MOSCOW, Idaho — The Republican presidential primaries this year have turned into a religious census. There is little precedent in modern politics for the extent to which a state’s choice for a nominee has coincided so closely with how many of its ballots were cast by white evangelical voters.

Where evangelicals cast a minority of the ballots, Mitt Romney has won. Where evangelical voters predominated, Romney has lost, in most cases to Rick Santorum.

Romney’s victory Tuesday in Illinois fit snugly within this pattern. The result pointed to a continuing problem for Santorum: He has yet to break through in places where evangelicals were not the principal force.

While the exit polls did not question voters directly about their attitudes toward the Church of Jesus Christ of Latter-day Saints, there is indirect evidence that Romney’s faith may be holding down his vote among non-Mormons for whom a candidate’s religion matters.

But it’s also true that Romney’s Mormonism has had a positive electoral side. Solidarity among Mormon voters, eager to break a historical barrier, helped Romney win Arizona, Nevada and Idaho. Romney won 96 percent among self-identified Mormons in Arizona and 88 percent in Nevada. In Idaho, Romney carried counties in the southern part of this state where the bulk of its Mormon population resides, even as he lost most of the state’s northern counties to Santorum or Ron Paul.

But outside of Mormon strongholds, voters most concerned about a candidate’s religious views are rejecting Romney. In 10 states that had voted before Illinois, exit pollsters asked voters how important it was for a candidate to share their religious beliefs.

On average, Romney received only 23 percent from voters who said a candidate’s religious views mattered a “great deal” to them. If one excludes Virginia (where Romney faced only Paul) and Arizona (with its substantial Mormon population), Romney’s average among these voters drops to 17 percent. By contrast, Santorum averaged 46 percent among voters who said a candidate’s religious views mattered a great deal.

The religious factor is also obvious in the role played by evangelicals. In 16 of the states that had voted before Illinois, exit pollsters asked whether voters were white evangelical or born-again Christians. In the states that went for Santorum, evangelicals averaged 71 percent of the electorate. In the states Romney won, they averaged only 33 percent of the electorate (and only 31 percent if Virginia is excluded). In both states Newt Gingrich carried, evangelicals made up 64 percent of the vote.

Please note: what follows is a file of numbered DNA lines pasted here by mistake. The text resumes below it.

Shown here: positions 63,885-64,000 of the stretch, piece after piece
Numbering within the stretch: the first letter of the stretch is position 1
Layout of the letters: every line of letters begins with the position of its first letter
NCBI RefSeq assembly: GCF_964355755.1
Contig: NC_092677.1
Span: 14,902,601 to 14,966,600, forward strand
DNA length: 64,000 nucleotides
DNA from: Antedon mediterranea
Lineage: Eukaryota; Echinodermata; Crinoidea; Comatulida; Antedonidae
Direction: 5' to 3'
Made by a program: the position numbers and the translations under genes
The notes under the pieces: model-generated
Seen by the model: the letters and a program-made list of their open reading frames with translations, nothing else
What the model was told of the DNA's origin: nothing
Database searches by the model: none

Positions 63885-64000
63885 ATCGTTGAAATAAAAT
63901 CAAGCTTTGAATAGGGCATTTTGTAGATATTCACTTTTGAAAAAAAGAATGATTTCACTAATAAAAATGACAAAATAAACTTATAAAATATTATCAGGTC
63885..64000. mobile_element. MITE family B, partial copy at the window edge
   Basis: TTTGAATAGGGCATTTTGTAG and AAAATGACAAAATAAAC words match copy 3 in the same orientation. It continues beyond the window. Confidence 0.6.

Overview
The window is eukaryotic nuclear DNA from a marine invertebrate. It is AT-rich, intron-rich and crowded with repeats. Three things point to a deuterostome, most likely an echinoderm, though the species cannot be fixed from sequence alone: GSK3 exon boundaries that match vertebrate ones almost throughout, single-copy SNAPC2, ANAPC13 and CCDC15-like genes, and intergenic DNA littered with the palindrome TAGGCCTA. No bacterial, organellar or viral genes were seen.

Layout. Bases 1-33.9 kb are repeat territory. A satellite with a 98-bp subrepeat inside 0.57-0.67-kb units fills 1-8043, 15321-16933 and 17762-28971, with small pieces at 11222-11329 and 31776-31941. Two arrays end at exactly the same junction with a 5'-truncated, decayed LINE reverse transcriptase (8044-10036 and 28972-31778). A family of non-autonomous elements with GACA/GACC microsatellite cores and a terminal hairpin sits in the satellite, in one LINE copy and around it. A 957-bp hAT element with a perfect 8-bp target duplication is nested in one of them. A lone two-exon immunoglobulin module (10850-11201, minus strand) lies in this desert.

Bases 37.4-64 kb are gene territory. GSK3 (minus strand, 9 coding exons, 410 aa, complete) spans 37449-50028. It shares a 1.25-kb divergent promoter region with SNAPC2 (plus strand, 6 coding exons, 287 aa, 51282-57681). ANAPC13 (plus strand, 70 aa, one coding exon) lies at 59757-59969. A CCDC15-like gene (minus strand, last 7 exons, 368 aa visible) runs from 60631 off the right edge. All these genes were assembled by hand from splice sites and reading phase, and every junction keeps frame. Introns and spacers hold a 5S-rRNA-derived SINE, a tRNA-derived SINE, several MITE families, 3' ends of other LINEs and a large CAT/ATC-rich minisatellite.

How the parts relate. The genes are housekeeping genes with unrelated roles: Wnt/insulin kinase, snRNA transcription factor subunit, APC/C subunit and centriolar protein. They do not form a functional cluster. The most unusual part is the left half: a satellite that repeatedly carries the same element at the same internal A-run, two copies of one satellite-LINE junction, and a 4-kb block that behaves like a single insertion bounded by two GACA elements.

Illinois may thus have been a turning point for Romney. Evangelicals, who made up 42 percent of the Illinois electorate, again went for Santorum, but relatively narrowly, by 46 percent to 39 percent. And voters who said a candidate’s religious beliefs mattered a great deal gave Romney 31 percent, well above his average in the earlier primaries.

And there is this irony: Santorum, a devout and conservative Roman Catholic, has become the evangelical choice even as he has regularly lost the Catholic vote to Romney. Santorum’s weakness among Catholics hurt him particularly in the key states of Michigan and Ohio, and again on Tuesday in Illinois.

This is less surprising than it seems. Catholics tend to be a moderating force in both political parties, and Santorum stands well to the right of the political and theological Catholic spectrum. Santorum’s failure to rally the Catholic vote might give pause to conservative Catholic bishops whose public pronouncements often overlap with Santorum’s.

Would Romney’s difficulties in connecting with evangelicals hurt him in a contest with President Obama? Richard Land, president of the Southern Baptist Ethics and Religious Liberty Commission, says that Romney’s Mormon faith is unlikely to be a central concern for evangelicals, including Baptists, given the strong opposition to the president among religious conservatives.

Only in those states with large Mormon populations — Utah, along with Idaho, Nevada and Arizona — has Land noticed particularly strong feelings among Baptists against Mormons. In heavily Mormon areas, he said, members of his denomination often see themselves as “a discriminated-against minority.” But Land still thinks Romney could usefully rally evangelicals who have resisted him so far by naming a running mate who would appeal to them. Santorum was at the top of his list.

And this may be Romney’s political dilemma: His continuing need to reassure non-Mormon religious conservatives could complicate his efforts to move toward the political center. Winning against the wishes of a substantial part of the Republican base would thus be a real but also problematic achievement.

E.J. Dionne’s e-mail address is ejdionne(at)

© 2012, Washington Post Writers Group

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